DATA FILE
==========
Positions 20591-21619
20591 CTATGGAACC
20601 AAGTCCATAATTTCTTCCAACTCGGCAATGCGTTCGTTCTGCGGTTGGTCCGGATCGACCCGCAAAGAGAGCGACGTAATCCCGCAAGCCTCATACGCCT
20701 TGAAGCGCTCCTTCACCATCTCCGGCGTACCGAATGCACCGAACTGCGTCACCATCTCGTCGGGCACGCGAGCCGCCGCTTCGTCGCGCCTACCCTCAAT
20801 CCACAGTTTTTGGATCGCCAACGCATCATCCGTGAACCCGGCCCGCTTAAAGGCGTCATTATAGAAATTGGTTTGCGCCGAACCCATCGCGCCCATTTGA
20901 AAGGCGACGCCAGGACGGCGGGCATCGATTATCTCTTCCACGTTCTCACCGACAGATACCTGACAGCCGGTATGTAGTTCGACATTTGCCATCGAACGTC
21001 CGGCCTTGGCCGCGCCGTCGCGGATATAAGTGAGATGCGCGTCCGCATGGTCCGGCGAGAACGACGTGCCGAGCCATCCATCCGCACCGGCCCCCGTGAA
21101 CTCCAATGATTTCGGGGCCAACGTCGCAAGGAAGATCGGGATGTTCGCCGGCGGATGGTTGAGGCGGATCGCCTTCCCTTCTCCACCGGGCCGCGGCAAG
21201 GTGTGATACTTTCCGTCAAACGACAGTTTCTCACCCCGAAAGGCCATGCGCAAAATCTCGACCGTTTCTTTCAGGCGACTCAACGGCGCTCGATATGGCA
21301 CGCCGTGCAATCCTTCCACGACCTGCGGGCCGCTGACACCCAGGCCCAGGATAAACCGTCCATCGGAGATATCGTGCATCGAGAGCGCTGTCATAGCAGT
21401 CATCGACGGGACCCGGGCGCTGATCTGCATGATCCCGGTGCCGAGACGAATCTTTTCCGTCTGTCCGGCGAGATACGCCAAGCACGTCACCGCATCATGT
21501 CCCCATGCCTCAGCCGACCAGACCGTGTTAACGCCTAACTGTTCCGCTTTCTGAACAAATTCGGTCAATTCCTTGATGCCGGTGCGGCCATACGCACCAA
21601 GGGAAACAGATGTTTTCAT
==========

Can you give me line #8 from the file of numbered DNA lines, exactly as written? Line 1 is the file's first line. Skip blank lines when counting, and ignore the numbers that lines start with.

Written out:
21101 CTCCAATGATTTCGGGGCCAACGTCGCAAGGAAGATCGGGATGTTCGCCGGCGGATGGTTGAGGCGGATCGCCTTCCCTTCTCCACCGGGCCGCGGCAAG